Misconceptions about the Big Bang
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20-11-2012, 03:30 AM
RE: Misconceptions about the Big Bang
I still want an explanation of that signature....

The people closely associated with the namesake of female canines are suffering from a nondescript form of lunacy.
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20-11-2012, 10:28 AM
RE: Misconceptions about the Big Bang
(20-11-2012 03:30 AM)Free Thought Wrote:  I still want an explanation of that signature....

The first one is the full version of Einstein's mass-energy equivalence formula, you know E=mc2? The full version takes into account momentum. It's really just the Pythagorean Theorem from highschool math, (a2+b2=c2) except a=mc2, b=pc, and c=E

The second one shows the decay of Carbon-14 to Nitrogen-14, emitting an electron and an anti-electron neutrino in the process.

The third shows the reaction of Potassium metal with water, to create potassium hydroxide and hydrogen gas. I would have gone further and shown how the hydrogen reacts with oxygen in there air to create more water and a lot more energy, but I ran out of room. Anyway, the end result is a bang.

It's all science. And it works, bitches.

E 2 = (mc 2)2 + (pc )2
614C → 714N + e + ̅νe
2 K(s) + 2 H2O(l) → 2 KOH(aq) + H2 (g) + 196 kJ/mol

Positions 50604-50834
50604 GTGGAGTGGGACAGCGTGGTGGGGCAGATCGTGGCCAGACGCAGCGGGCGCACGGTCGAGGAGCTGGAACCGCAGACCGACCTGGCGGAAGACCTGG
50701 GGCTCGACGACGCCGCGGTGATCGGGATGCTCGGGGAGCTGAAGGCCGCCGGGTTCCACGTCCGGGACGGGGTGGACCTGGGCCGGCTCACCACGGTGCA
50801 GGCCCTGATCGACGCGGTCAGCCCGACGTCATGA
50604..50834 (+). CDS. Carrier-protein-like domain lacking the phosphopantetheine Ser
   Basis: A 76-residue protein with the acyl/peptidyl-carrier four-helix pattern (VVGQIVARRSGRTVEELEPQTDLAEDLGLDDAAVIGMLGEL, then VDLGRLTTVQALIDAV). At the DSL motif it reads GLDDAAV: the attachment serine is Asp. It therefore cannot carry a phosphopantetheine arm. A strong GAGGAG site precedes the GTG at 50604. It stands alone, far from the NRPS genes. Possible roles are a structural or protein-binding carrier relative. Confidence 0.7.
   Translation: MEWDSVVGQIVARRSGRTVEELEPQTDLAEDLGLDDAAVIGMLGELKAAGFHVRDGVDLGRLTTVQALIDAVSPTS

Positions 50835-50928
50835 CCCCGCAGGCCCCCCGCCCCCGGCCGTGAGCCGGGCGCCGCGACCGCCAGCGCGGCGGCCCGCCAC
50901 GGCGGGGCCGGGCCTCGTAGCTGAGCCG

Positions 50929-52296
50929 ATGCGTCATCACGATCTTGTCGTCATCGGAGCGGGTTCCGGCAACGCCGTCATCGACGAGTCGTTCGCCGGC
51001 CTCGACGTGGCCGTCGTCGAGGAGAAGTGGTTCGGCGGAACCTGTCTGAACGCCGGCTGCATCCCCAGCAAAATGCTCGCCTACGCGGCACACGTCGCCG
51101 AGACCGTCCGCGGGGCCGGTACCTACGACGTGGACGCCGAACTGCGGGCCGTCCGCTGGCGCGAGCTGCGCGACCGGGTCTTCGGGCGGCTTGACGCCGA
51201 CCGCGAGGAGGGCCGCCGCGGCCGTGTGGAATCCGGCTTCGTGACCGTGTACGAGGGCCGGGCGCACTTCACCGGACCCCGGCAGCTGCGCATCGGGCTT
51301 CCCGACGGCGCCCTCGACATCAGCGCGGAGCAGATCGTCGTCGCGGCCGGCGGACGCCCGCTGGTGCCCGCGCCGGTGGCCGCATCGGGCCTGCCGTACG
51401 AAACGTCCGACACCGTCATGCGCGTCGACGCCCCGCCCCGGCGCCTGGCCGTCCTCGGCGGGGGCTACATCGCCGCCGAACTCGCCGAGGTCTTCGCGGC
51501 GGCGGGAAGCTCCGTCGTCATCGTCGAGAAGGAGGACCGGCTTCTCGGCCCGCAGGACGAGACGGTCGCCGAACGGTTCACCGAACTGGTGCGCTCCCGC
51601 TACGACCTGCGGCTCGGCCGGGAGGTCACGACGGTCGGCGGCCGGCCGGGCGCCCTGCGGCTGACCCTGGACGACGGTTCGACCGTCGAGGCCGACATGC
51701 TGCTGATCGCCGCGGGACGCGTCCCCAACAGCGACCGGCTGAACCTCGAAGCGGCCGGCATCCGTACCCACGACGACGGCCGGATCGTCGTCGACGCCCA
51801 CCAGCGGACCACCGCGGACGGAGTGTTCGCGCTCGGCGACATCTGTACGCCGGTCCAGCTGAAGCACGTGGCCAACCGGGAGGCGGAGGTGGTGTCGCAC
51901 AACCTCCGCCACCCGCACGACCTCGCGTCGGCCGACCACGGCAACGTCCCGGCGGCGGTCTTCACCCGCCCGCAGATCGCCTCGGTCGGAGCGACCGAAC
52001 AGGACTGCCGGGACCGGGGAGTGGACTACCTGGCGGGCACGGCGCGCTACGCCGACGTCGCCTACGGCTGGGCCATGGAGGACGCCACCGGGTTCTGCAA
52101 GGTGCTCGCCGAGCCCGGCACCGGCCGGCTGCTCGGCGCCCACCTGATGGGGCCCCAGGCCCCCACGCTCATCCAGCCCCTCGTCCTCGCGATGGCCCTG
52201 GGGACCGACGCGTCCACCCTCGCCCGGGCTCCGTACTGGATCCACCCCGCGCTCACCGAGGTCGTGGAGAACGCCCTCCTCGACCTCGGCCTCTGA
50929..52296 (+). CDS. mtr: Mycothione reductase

It works, bitches.
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20-11-2012, 11:58 AM (This post was last modified: 20-11-2012 12:01 PM by Vosur.)
RE: Misconceptions about the Big Bang
(18-11-2012 08:37 PM)poolboyg88 Wrote:  1. Why did the singularity expand?
A wild guess appears!

I imagine it has something to do with heat.

"After its initial expansion from a singularity, the Universe cooled sufficiently to allow energy to be converted into various subatomic particles, including protons, neutrons, and electrons. While protons and neutrons combined to form the first atomic nuclei only a few minutes after the Big Bang, it would take thousands of years for electrons to combine with them and create electrically neutral atoms. [sic]"

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20-11-2012, 01:21 PM
RE: Misconceptions about the Big Bang
(17-11-2012 01:03 AM)Phaedrus Wrote:  There's a common misunderstanding people seem to have about the Big Bang event/theory: they seem to think that the theory implies that the universe came from nothingness.

This is not the case.

The Big Bang theory postulates the expansion of the universe from what's known as a singularity, that is a point of infinitely dense matter and energy, where our current understanding of physics breaks down (the equations spit out "Infinity", or "Undefined", or "Divide by Zero Error"). Singularities are found today inside of black holes; however the primordial singularity may or may not have been a black hole.


The Big Bang theory DOES NOT say anything about that singularity's properties (other than it containing all mass/energy in the universe and possibly rolled up dimensions), and DEFINITELY does not say anything about what came before the singularity. Nowhere in the Big Bang theory do you find the term "nothingness".